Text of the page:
On the Song of Solomon, it is not an explicit portrayal of sexual relations at all. The “details” such as they are, are cloaked in metaphors…we could say clothed with poetry, so the uninitiated are left scratching their heads about what is being described. In fact, commentators whose profession is Hebrew translation are not agreed on what the metaphors are referring to. If it was done in pictures, or on film, there would be no doubt. And if real people were used to portray such a scene, it would be an offense against decency of the highest order.

      Nakedness outside of marriage is regarded throughout Scripture as a shameful condition. Ham’s son was cursed because he found his father’s nakedness entertaining, his brothers would not even look, but with eyes guarded covered him. So do all godly people. The first thing on Job’s list of great and noble virtues for which he was known was the “covenant” he made with his eyes to not “gaze at a maiden.” To peep through the keyhole, if you will, at even a married couple expressing themselves sexually would be a sin. To pay people to disrobe and act of sexual behavior cannot in any way be regarded as “art” acceptable to a child of God. It is a perversion of art. It is exploitation in the very act of “artistic” creation, before the camera’s roll.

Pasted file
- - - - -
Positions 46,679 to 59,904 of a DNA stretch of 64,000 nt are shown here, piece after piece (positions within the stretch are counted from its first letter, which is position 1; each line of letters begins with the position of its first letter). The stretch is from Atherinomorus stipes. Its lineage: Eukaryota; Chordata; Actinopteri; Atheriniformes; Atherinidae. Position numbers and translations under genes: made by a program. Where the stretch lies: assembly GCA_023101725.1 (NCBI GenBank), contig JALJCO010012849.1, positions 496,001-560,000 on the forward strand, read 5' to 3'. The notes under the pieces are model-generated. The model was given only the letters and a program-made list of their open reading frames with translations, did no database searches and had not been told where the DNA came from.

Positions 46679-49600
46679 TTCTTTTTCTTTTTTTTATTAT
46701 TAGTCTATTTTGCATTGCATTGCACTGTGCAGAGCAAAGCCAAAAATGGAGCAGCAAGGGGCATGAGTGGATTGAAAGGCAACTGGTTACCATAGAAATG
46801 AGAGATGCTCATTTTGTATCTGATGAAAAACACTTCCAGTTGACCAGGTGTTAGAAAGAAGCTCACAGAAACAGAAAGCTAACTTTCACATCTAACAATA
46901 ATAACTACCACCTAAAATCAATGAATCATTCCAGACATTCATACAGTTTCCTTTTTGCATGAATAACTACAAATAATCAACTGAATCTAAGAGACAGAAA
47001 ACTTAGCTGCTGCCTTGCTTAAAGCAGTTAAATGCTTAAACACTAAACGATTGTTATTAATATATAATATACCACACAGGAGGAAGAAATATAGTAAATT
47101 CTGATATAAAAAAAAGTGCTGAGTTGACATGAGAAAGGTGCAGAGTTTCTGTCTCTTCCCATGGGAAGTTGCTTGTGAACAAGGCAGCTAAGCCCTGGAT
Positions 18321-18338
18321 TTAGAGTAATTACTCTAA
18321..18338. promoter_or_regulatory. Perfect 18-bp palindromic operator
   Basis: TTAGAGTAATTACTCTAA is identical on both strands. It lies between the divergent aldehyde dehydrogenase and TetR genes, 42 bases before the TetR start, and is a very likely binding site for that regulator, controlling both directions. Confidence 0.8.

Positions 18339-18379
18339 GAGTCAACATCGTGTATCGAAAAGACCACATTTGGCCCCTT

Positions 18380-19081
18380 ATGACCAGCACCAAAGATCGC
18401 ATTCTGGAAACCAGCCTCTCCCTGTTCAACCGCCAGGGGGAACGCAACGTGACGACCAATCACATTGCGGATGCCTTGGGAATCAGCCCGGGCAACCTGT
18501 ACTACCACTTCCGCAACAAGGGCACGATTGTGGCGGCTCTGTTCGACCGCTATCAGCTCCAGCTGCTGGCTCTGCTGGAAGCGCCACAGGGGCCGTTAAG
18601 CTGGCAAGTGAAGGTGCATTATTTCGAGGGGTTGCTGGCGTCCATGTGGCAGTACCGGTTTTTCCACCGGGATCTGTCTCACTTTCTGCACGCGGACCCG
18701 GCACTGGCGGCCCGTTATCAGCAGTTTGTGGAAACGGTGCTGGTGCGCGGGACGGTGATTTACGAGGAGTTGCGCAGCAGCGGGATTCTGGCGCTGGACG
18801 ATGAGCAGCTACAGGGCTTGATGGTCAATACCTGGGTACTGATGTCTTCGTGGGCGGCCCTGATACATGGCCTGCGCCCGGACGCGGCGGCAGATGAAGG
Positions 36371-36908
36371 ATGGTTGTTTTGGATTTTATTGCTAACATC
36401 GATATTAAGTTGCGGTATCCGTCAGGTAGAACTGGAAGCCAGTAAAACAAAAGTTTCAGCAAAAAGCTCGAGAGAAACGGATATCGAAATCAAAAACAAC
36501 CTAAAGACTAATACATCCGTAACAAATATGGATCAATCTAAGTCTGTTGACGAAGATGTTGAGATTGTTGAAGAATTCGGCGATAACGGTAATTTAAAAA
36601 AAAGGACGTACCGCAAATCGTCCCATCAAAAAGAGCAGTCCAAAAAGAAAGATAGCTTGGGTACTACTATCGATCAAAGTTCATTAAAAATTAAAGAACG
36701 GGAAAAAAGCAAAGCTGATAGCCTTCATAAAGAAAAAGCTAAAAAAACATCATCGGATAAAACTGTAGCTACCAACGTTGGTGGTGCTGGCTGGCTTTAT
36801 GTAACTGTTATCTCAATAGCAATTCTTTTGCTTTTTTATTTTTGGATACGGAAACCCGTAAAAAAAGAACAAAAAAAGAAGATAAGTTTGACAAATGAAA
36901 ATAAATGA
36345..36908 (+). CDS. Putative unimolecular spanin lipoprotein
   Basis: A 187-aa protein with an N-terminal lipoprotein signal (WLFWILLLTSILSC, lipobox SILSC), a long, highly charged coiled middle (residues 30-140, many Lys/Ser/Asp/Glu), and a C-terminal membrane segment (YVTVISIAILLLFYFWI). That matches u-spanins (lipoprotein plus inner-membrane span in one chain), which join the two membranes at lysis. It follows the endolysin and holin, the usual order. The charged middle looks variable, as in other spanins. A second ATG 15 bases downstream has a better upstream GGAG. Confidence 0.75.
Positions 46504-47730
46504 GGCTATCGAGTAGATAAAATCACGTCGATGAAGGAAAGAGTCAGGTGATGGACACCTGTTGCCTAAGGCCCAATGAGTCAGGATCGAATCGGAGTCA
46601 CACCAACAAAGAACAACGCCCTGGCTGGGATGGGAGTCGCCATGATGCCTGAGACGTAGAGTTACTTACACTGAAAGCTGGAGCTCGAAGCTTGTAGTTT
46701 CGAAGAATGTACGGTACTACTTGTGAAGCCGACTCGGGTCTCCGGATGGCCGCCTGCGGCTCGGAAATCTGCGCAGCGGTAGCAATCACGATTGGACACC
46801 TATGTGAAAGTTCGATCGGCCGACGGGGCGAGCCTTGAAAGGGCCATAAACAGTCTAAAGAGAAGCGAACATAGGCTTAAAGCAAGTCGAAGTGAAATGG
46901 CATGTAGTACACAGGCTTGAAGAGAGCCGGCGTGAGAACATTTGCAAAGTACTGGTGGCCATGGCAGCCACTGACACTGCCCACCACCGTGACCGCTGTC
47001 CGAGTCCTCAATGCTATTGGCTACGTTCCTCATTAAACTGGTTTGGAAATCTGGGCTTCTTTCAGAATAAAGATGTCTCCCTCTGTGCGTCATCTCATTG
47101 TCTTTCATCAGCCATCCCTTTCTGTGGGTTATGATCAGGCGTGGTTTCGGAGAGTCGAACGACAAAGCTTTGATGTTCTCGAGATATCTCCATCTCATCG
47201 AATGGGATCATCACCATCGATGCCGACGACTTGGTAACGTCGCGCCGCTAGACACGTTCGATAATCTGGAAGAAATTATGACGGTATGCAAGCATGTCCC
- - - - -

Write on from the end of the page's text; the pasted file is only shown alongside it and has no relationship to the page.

And Nathan, I’m curious about your comment that Christianity and art is a messy history. Can you name even one Christian leader down through the ages before the 1970s who approved of people stripping or acting out sexual things in a theatrical environment?

      1. Amen Wayne.
        You are of course absolutely correct sir if the SCRIPTURES are allowed into this conversation. Your points are unassailable and ones I have made on this very page and elsewhere for several months now in discussions on this set of topics. The notion of the righteous viewing of the nakedness of others not your spouse and their immoral behavior, to say NOTHING of being thereby edified in the Holy Spirit, would have been an unthinkable perversion in protestant orthodoxy before the 1960’s when this culture we’re so eager to consume started eating itself alive in debauchery. It is so crystal clear a symptom of the spirit of the age that it’s own deception is required not to see it. It is NOT liberty. It is an abomination.